A journey at the end of the earth, inside nature’s greatest show.

Exploring Iceland by camper is an incredible journey experience.
The island retains an untouched sense of the mystery of creation: volcanic cones, huge solidified magma flows, bubbling lakes, and pure hot water springs flowing everywhere, make Iceland the largest nature laboratory under the sky. Here like nowhere else in the world, you can sense the breathing of the Earth, alive, throbbing and showing its lymph of molten stone.


The Icelander landscape is forged by lava, ice and water: you can sense it, or actually see it behind every corner along Route 1, better known as the Ring Road, a narrow ribbon of asphalt fencing the island with a ring that is more than 1000 km long. We drove it on our camper: an extraordinary experience that marks the soul of the traveller, a new dimension in exploration.


Between June and July when the weather is variable, you can shift from sunshine to a dense, cold drizzle in a matter of hours. And the landscape tirelessly changes into different visions: tundras, prairies, mountains, deserts of broken stones, soft and scented meadows of moss. The views are breathtaking and almost entirely empty, except for a handful of isolated farms and small villages. And it can only be this way, considering there are only 283,000 Icelanders in a land of nearly 103,000 square kilometres, roughly one third of the size of Italy.


The Jökulsárlón lagoon


Driving counterclockwise along the Ring Road, the first stop of our journey is the spectacular Jökulsárlón lagoon. This is a true piece of the Arctic, just like the most classic imagery of the extreme north, with icebergs breaking off the glacier - the Breidhamerkurjökull- and slowly sliding towards the sea, nudged by an icy wind, with ice blocks taking surreal shapes and all the shades of whites and blues.  The views are already spectacular from the road and the path edging the lagoon. For the bravest, who can take the cold, there are excursions on special amphibious vehicles that navigate among the floating ice blocks. With a bit of luck you can also see the seals, that apparently have a colony around here.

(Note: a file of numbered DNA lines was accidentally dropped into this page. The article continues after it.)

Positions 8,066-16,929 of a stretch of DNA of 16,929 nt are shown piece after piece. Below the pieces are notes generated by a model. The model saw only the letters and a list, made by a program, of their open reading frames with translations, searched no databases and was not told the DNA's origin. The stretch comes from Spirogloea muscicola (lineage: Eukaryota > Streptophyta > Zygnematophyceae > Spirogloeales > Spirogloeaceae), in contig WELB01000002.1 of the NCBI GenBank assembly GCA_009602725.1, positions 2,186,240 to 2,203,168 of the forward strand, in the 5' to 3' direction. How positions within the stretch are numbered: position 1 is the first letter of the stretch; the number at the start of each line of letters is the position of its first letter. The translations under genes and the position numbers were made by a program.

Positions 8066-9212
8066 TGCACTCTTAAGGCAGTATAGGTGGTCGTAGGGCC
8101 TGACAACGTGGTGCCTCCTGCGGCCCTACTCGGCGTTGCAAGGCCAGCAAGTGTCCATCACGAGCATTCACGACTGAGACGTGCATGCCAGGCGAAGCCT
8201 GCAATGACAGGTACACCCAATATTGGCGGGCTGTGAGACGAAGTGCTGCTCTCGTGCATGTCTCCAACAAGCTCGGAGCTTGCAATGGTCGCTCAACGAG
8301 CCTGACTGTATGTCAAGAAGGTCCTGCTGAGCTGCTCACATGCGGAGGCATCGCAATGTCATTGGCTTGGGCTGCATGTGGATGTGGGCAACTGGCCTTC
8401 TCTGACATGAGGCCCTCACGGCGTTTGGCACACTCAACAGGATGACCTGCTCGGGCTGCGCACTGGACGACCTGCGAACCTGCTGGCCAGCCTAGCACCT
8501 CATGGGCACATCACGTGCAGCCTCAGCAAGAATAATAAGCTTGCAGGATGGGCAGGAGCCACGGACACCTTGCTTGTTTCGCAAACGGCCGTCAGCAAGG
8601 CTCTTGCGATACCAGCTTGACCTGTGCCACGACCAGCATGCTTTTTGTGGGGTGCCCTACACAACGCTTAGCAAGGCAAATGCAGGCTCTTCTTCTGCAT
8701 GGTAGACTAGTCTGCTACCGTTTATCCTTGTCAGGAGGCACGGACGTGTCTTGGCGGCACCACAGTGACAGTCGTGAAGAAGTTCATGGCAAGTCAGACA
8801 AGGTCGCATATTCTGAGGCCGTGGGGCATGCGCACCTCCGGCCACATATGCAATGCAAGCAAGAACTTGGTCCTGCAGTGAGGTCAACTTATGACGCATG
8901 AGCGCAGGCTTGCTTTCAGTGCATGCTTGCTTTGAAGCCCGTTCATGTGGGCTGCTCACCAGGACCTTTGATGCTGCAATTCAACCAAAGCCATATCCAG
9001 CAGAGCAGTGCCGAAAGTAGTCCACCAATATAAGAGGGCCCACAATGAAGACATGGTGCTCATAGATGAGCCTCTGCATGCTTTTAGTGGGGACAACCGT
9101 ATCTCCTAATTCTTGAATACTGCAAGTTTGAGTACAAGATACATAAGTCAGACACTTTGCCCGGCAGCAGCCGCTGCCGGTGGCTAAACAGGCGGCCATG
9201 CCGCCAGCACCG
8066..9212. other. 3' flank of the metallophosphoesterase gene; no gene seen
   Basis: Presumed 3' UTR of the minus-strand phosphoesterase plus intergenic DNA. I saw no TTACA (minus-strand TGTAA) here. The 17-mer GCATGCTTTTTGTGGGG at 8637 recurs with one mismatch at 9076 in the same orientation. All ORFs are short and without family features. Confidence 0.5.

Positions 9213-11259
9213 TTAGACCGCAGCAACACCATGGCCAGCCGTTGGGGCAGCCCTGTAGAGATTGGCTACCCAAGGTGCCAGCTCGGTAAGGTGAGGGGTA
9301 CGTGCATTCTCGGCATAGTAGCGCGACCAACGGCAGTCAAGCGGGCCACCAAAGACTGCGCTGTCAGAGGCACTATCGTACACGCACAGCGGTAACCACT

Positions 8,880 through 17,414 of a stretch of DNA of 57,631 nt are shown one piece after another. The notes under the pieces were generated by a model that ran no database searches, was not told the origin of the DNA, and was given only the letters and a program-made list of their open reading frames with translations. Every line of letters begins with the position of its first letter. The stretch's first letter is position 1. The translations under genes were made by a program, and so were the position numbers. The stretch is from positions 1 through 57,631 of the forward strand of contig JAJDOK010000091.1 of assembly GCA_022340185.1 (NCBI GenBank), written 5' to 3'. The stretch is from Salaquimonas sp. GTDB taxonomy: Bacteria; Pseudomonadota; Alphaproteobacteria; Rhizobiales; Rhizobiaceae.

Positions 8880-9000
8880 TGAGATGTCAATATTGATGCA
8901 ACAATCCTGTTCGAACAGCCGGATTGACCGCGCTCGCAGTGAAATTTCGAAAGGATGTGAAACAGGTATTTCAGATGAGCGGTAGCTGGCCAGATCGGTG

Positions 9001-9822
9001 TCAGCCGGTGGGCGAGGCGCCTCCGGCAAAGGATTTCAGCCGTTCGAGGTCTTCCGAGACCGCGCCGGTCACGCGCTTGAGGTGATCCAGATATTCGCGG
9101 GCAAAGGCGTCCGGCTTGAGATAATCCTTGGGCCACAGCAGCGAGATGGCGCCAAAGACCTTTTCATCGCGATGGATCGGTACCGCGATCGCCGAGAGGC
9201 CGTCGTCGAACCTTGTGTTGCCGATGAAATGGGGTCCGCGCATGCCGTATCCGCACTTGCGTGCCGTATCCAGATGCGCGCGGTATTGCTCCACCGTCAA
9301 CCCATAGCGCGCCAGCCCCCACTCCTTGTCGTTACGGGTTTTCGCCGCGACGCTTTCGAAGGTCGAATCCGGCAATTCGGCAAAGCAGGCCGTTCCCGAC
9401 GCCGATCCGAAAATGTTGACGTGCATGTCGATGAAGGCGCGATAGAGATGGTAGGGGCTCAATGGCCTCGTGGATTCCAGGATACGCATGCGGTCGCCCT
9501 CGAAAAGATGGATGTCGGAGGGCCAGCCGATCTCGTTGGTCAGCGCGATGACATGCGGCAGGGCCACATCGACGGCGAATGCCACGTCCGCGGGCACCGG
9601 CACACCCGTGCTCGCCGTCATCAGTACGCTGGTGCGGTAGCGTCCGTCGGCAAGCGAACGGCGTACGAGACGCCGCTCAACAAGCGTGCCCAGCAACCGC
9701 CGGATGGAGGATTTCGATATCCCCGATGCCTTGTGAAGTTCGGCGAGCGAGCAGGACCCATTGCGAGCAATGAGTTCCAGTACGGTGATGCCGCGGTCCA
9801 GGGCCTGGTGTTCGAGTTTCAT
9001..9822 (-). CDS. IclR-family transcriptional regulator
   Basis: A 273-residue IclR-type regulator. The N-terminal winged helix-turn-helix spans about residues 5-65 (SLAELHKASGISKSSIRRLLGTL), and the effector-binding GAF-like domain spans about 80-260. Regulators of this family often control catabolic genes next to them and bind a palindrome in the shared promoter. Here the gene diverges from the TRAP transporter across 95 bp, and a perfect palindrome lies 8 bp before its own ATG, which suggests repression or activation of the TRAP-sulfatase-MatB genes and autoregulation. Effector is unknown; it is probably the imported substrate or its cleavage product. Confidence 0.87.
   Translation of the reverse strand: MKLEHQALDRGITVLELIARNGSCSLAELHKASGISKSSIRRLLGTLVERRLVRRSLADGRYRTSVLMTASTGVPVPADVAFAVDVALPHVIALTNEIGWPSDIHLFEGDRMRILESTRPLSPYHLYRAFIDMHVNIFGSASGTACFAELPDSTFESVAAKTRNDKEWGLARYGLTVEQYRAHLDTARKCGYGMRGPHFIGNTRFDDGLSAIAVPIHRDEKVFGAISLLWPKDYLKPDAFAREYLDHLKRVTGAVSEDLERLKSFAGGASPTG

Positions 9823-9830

And who knows, you could even see elves, trolls and little spirits, populating myths and legends of an ancient and mysterious culture.

When looking at these views, it is immediately clear that Iceland is a country like no other: it is a metaphor for life. Here, you suddenly feel that mankind is like a grain of sand in the hands of destiny, in a real, almost tangible way.
And the evidence is only a few kilometres away: between Öræfi and Núpsstadhur, the Ring Road crosses a desert plane made of silt, sand and gravel eroded by glaciers and transported downriver by floods.
In the autumn of 1996 a veritable inferno unleashed here: a volcanic crater suddenly became active under the surface of the Vatnajökull, a giant ice cap as large as the Umbria region, melting one of its sections, the Skeidharárjökull, and forming a hidden lake that two weeks later inundated the road, blasting a bridge over 300 m long and bending its steel pylons as if they were toothpicks, luckily without any victim. Icelanders appear to cohabit with this radical precariousness without any problem, while people of any other place would live in a constant state of worry.


From Vik to Heimaey


Iceland is also a bird paradise. Once winter is over, the cliffs transform into crowded condos for hundreds of thousands of birds. To find out, you only need to reach Vík í Mýrdal, the largest village on the south coast, and then continue for a few kilometres to Dyrhólaey, named the Gate Island because of the imposing stone arch suspended above the waters.